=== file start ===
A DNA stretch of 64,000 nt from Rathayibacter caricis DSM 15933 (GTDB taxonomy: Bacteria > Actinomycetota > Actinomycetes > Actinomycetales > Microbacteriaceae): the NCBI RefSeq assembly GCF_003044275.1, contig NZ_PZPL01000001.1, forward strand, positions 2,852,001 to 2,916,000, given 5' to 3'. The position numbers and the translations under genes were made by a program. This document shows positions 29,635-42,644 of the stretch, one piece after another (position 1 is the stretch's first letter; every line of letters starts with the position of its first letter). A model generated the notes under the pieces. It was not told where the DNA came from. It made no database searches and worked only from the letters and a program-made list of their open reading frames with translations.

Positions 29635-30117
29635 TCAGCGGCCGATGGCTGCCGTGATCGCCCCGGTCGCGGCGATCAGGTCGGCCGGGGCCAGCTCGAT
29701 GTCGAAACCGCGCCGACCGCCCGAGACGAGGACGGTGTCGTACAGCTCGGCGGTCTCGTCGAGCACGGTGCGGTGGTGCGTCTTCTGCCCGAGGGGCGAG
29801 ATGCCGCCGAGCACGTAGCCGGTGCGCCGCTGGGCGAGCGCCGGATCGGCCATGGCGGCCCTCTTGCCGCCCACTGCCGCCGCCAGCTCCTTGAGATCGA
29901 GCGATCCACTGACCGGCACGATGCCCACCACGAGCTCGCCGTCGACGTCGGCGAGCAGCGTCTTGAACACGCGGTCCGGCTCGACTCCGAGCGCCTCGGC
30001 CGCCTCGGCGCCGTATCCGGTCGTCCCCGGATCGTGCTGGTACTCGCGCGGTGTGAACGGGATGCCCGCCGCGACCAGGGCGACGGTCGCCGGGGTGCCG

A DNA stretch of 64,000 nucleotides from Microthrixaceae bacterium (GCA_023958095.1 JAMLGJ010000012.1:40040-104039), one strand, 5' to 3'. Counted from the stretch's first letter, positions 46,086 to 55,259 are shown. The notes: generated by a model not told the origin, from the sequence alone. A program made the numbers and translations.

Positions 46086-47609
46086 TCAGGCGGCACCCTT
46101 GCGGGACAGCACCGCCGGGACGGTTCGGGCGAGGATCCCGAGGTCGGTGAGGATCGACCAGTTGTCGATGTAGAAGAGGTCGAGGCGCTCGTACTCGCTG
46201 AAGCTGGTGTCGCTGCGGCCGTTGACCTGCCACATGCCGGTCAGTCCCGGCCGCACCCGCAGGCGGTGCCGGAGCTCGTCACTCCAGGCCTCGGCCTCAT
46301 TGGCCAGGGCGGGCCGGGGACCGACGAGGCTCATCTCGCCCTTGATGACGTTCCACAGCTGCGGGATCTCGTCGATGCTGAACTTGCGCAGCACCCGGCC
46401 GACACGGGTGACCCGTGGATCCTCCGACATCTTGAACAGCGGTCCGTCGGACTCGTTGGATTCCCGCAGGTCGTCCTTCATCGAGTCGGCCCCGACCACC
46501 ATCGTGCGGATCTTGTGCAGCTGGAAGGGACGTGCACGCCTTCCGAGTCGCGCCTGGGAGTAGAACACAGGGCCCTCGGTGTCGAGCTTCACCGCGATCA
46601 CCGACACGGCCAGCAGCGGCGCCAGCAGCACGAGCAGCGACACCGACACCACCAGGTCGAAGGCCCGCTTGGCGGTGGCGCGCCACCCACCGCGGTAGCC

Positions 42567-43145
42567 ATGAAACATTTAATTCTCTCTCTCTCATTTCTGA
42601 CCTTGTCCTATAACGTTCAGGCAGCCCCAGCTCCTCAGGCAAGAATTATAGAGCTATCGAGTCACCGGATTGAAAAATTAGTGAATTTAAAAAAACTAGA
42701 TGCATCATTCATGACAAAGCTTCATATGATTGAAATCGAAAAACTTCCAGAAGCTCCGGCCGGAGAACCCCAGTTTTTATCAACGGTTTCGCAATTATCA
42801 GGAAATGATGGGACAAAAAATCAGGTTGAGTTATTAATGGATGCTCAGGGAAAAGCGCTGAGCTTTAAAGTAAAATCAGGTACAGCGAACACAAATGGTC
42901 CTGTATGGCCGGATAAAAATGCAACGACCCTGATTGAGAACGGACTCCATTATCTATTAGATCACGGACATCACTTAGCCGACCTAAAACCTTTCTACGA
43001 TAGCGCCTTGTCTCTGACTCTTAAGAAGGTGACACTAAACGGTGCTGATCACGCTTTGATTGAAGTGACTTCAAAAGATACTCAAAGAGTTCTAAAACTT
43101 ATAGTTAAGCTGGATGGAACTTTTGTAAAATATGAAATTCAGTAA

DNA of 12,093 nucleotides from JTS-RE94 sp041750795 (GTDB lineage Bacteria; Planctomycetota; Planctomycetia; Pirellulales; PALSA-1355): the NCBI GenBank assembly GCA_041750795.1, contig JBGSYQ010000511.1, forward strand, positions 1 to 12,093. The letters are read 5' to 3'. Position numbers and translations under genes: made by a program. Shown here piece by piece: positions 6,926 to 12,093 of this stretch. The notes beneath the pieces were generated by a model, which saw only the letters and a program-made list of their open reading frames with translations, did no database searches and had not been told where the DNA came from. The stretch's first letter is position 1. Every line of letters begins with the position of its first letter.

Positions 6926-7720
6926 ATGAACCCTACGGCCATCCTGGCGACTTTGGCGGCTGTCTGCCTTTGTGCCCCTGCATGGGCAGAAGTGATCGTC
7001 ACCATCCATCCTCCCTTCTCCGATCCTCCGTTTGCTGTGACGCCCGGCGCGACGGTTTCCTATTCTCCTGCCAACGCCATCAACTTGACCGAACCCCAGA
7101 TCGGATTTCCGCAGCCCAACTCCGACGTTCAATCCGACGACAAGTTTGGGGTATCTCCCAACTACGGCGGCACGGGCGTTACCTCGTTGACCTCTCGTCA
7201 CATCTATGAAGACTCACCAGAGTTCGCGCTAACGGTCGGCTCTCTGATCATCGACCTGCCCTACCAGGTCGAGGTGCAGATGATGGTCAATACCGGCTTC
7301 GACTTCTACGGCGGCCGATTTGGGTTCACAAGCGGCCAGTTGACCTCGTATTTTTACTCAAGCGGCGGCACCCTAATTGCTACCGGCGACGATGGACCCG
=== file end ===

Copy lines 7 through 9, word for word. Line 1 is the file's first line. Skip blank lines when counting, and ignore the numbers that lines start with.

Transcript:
30001 CGCCTCGGCGCCGTATCCGGTCGTCCCCGGATCGTGCTGGTACTCGCGCGGTGTGAACGGGATGCCCGCCGCGACCAGGGCGACGGTCGCCGGGGTGCCG

A DNA stretch of 64,000 nucleotides from Microthrixaceae bacterium (GCA_023958095.1 JAMLGJ010000012.1:40040-104039), one strand, 5' to 3'. Counted from the stretch's first letter, positions 46,086 to 55,259 are shown. The notes: generated by a model not told the origin, from the sequence alone. A program made the numbers and translations.

Positions 46086-47609